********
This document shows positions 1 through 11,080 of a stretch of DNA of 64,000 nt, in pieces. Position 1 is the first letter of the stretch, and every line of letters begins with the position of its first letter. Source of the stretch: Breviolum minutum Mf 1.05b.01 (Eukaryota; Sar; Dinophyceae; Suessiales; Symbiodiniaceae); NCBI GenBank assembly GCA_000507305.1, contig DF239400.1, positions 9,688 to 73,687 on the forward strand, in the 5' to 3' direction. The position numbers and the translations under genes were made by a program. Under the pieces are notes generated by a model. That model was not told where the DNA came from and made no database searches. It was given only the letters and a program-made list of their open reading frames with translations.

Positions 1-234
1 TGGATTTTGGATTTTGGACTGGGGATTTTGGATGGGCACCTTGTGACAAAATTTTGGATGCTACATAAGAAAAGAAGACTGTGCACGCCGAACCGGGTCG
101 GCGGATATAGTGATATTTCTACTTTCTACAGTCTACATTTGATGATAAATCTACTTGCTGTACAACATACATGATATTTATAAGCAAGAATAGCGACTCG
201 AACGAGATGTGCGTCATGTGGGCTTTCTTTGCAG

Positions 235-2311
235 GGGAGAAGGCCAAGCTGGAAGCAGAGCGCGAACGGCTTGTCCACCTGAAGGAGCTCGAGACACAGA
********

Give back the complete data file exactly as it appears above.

This document shows positions 1 through 11,080 of a stretch of DNA of 64,000 nt, in pieces. Position 1 is the first letter of the stretch, and every line of letters begins with the position of its first letter. Source of the stretch: Breviolum minutum Mf 1.05b.01 (Eukaryota; Sar; Dinophyceae; Suessiales; Symbiodiniaceae); NCBI GenBank assembly GCA_000507305.1, contig DF239400.1, positions 9,688 to 73,687 on the forward strand, in the 5' to 3' direction. The position numbers and the translations under genes were made by a program. Under the pieces are notes generated by a model. That model was not told where the DNA came from and made no database searches. It was given only the letters and a program-made list of their open reading frames with translations.

Positions 1-234
1 TGGATTTTGGATTTTGGACTGGGGATTTTGGATGGGCACCTTGTGACAAAATTTTGGATGCTACATAAGAAAAGAAGACTGTGCACGCCGAACCGGGTCG
101 GCGGATATAGTGATATTTCTACTTTCTACAGTCTACATTTGATGATAAATCTACTTGCTGTACAACATACATGATATTTATAAGCAAGAATAGCGACTCG
201 AACGAGATGTGCGTCATGTGGGCTTTCTTTGCAG

Positions 235-2311
235 GGGAGAAGGCCAAGCTGGAAGCAGAGCGCGAACGGCTTGTCCACCTGAAGGAGCTCGAGACACAGA